CINGSA hits legal trouble

Posted: Sunday, May 15, 2011

The Regulatory Commission of Alaska closed the docket on Cook Inlet Natural Gas Storage of Alaska's application for a certificate of public convenience and necessity last month, but that doesn't mean the project has a complete go-ahead.

The commission granted CINGSA the certificate, which essentially says that the project is for the public good, and denied Inlet Entities petition for reconsideration.

But now the project is embroiled in legal action.

CINGSA needs storage rights, mineral rights and royalty rights for the gas storage facility it is trying to develop. But a number of landowners and rights-holders refused the company's offers last fall.

In March, CINGSA filed a condemnation action asking the court to require certain rights holders to sell their rights and setting the price.

The necessary rights range from storage rights on less than an acre, for which the company offered $840, to mineral, storage and royalty rights on about a 43 acre property for a total of more than $65,000, divided among the various rights holders.

The largest party in the suit is Kenai Landing, Inc, which refused the offer on their three parcels, totaling more than 55 acres. Kenai Landing holds storage and mineral rights, while Wards Cove holds the royalty interest.

In addition to disputing the valuation, Kenai Landing has said that CINGSA did not undertake negotiations in good faith, court documents say.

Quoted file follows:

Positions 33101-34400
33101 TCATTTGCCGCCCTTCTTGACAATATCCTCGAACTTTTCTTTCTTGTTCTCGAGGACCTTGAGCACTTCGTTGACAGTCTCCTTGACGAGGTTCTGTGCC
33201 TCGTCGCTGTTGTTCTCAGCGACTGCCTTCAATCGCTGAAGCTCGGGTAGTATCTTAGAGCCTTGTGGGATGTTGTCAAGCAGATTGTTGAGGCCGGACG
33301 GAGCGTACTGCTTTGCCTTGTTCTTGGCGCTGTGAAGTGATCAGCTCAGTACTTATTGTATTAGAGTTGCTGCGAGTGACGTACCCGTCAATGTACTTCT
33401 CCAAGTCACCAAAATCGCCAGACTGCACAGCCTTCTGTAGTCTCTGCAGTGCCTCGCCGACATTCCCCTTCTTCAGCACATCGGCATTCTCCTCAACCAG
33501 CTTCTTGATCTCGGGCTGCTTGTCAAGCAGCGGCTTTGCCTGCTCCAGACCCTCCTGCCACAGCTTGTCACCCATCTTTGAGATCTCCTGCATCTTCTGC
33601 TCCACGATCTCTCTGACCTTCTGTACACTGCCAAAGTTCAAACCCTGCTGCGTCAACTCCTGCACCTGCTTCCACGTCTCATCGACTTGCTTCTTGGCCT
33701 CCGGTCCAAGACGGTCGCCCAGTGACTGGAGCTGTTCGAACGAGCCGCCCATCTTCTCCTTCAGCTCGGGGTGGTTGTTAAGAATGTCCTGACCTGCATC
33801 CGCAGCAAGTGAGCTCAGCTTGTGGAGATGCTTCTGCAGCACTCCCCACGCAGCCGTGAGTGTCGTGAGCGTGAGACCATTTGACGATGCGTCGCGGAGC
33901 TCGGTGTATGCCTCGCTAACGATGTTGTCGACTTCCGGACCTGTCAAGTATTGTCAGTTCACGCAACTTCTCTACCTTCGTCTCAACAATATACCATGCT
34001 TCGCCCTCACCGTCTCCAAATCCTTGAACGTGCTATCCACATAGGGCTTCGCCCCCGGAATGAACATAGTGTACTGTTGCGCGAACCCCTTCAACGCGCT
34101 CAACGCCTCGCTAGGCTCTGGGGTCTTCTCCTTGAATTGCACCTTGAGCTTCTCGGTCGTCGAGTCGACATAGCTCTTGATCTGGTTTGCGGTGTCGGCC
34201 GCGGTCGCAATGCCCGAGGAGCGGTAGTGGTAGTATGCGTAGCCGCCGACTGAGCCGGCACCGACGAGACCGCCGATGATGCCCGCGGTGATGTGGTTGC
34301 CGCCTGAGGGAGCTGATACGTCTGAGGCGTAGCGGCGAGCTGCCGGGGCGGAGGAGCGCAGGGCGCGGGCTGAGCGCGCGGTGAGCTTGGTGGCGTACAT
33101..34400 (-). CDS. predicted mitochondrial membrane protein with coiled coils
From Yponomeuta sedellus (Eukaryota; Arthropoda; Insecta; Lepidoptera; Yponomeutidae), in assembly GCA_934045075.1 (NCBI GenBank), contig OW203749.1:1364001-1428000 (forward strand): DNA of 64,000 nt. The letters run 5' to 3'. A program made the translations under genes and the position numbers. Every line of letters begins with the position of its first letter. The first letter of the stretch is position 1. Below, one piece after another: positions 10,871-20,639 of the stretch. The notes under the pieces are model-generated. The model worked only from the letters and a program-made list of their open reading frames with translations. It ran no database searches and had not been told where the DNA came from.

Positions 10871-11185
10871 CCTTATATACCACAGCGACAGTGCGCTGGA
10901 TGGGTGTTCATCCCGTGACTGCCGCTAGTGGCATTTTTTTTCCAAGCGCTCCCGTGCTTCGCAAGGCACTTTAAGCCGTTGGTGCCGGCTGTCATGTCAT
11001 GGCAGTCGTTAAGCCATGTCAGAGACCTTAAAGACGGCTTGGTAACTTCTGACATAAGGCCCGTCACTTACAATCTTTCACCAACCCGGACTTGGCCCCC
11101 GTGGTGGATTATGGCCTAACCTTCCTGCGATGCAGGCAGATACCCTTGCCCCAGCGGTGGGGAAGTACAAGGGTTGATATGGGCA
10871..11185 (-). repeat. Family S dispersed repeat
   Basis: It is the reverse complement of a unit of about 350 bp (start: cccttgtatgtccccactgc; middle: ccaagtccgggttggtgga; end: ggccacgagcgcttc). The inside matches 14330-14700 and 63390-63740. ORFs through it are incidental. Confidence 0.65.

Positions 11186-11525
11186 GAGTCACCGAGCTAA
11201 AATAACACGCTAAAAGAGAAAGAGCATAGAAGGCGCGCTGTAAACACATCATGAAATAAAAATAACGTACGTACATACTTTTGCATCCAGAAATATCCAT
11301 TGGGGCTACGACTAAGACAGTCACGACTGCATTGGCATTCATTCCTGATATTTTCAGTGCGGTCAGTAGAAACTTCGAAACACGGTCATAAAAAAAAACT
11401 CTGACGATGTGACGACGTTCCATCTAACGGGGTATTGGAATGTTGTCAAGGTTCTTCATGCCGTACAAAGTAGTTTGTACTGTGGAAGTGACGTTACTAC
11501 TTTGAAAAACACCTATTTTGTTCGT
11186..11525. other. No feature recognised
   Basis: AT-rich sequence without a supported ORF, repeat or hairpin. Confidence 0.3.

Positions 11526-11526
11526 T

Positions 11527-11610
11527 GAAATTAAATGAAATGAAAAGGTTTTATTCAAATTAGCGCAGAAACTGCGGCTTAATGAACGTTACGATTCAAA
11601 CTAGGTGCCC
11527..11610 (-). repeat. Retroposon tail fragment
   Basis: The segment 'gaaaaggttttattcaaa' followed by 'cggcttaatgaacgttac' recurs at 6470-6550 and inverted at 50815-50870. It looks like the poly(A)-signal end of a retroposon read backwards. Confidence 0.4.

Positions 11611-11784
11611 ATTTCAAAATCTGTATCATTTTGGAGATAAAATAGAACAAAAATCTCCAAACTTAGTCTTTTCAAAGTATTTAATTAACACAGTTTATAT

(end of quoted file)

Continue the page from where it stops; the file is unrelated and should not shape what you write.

Last week, a number of parties were delivered a summons, which notified them that if they don't file a motion to dismiss explaining their opposition, they would be bound by the court's decision without having input.

Among those parties was RJR Nabisco Realty, a New York company with some relation to the cracker company, which owns 50 percent of the mineral rights on more than 26 acres. Pacific Star Seafoods, which holds storage rights on much of the same acreage as RJR, was also part of the summons. Those are among the largest parcels for which the summons were granted.

Rights aren't the only contentious issue. The City of Kenai is also fighting a lawsuit over a permit it issued.

Kenai issued a conditional use permit for the project, which Vincent Goddard appealed. The city altered the conditions after hearing Goddard's appeal, but still gave CINGSA the needed permit. Now Goddard has appealed to the court, with Wild Pacific Salmon Inc. and Inlet Fish Producers Inc. also listed as appellants.

Both suits are before Judge Carl Bauman.

At stake in these suits is CINGSA's ability to inject natural gas into a mostly-depleted gas field in Kenai. Gas would be injected in the summer, when more gas is being produced than is needed to meet demand. That gas would be taken back out in the winter, when Southcentral demand usually exceeds the amount of gas being produced in Cook Inlet gas fields. CINGSA is a subsidiary of Semco Energy -- the parent company of Enstar.

The gas field is about 4,500 feet below the ground, according to documents CINGSA has filed.

Despite the legal action, CINGSA is moving forward on the projects. In its May monthly progress report to the RCA, the company said it has applied to Kenai for a building permit and is continuing site work.

The company asked the court to schedule a hearing on its condemnation suit this month. That has not yet been done.



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